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Rolls Royce successfully runs a converted aircraft engine on Hydrogen


If you want to decarbonise air travel then you need new, or modified engines, that can run on new fuels like Hydrogen.


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As Airbus eyes pushing its hydrogen E-Zero aircraft range into production later this decade and tests its own hydrogen jet engines, Rolls-Royce has said it has run an aircraft engine on hydrogen in what is thought to be a world first for the aviation industry, which is considering using the fuel to decarbonise air travel.


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The FTSE 100 engineering company said the ground test was a “major step towards proving that hydrogen could be a zero-carbon aviation fuel of the future”, in a joint project with the airline EasyJet.

The test took place outdoors at Boscombe Down, a British military facility in Wiltshire. It used a converted Rolls-Royce AE 2100-A regional aircraft engine that is generally used to power turboprop planes. Turboprop engines are used to drive a propeller on slower-speed short-haul flights, rather than driving the fan required for faster speeds in jet engines. Building and maintaining jet engines is Rolls-Royce’s main business line.

Aviation faces one of the sternest tests of any industry to decarbonise as the world seeks to move to net zero carbon emissions by 2050 in order to prevent catastrophic global heating of more than 1.5C above pre-industrial levels. Alternative power sources already exist for most forms of transport, but in almost all cases, but not quite thanks to MIT, the energy density requirements for planes have ruled out current battery technology for all but the shortest journeys.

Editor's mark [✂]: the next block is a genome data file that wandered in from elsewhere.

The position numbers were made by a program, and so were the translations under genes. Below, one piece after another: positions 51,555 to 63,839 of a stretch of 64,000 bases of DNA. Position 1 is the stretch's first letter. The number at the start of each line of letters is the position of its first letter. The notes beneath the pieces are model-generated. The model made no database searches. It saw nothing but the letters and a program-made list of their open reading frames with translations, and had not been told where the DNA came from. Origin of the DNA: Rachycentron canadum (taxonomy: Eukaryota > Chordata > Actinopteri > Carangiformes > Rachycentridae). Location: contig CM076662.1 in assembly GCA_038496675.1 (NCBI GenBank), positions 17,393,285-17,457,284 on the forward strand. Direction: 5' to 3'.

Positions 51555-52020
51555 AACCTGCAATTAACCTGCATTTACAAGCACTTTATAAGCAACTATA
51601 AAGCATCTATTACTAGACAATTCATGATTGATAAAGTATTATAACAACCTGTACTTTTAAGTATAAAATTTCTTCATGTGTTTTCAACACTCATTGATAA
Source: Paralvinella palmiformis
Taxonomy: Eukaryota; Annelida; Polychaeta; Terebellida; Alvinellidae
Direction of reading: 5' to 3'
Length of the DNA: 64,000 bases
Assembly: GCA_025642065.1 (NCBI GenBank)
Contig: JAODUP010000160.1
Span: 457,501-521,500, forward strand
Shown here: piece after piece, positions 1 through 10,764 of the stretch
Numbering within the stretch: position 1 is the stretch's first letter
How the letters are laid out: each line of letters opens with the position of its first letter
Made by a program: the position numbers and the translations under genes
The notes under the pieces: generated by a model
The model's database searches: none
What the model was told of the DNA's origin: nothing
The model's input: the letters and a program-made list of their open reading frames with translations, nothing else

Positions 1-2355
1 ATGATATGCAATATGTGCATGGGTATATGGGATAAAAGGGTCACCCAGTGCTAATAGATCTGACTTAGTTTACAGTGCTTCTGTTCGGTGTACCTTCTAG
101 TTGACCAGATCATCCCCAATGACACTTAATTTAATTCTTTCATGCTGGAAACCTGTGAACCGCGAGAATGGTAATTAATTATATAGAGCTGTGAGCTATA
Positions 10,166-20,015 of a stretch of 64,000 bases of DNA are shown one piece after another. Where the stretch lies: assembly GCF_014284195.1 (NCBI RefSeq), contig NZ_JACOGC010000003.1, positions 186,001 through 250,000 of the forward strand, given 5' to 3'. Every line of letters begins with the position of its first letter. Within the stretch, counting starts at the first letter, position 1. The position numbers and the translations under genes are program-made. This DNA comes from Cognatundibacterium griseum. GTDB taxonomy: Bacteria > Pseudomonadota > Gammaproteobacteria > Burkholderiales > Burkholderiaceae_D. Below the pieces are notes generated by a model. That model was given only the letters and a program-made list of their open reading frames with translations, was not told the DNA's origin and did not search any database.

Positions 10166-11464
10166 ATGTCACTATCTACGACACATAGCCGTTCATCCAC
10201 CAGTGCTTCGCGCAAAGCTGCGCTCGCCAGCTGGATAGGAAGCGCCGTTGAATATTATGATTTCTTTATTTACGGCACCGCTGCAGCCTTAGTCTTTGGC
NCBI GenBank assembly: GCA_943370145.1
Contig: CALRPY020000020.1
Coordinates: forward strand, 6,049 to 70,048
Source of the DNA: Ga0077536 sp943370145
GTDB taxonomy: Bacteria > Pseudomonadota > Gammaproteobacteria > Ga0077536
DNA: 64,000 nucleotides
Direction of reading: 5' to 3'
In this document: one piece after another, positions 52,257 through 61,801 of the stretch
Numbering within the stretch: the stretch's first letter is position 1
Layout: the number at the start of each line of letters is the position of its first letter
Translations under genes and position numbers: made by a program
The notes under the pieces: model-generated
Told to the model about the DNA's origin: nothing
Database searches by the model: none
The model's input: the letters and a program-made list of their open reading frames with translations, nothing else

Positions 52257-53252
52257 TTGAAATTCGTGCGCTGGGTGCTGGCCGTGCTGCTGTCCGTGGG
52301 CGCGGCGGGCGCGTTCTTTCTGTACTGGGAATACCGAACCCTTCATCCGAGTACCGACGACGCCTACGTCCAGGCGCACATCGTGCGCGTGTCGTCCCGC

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The industry therefore is toying with hydrogen – which produces only water when it burns – as well as Ammonia, biofuels, and others, as a possible energy source for some flights, although many analysts have serious doubts over whether it could ever be viable for longer journeys. Michael Liebreich, the founder of Bloomberg New Energy Finance, has calculated that a Boeing 747 jumbo jet would require more than 1m litres of hydrogen to deliver the equivalent range of 250,000 litres of jet fuel.

Fuel tanks of that size – which would also have to be kept at high pressure – would probably require a complete redesign of the plane. Nevertheless, the plane manufacturers Airbus and Boeing, customers of Rolls-Royce, are making initial forays into developing hydrogen technology. In the shorter term they are hoping for so-called sustainable aviation fuel to decarbonise the industry.

Green hydrogen for the Rolls-Royce tests was supplied by the European Marine Energy Centre, generated using renewable energy at the centre’s hydrogen production and tidal test facility on Eday in the Orkney Islands off the north coast of Scotland.


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Grazia Vittadini, the Rolls-Royce CTO, said it was an “exciting milestone” and a “landmark achievement”.

“We are pushing the boundaries to discover the zero-carbon possibilities of hydrogen, which could help reshape the future of flight,” she said.

Grant Shapps, the UK business secretary, said in a statement: “The UK is leading the global shift to guilt-free flying, and today’s test by Rolls-Royce and EasyJet is an exciting demonstration of how business innovation can transform the way we live our lives.”

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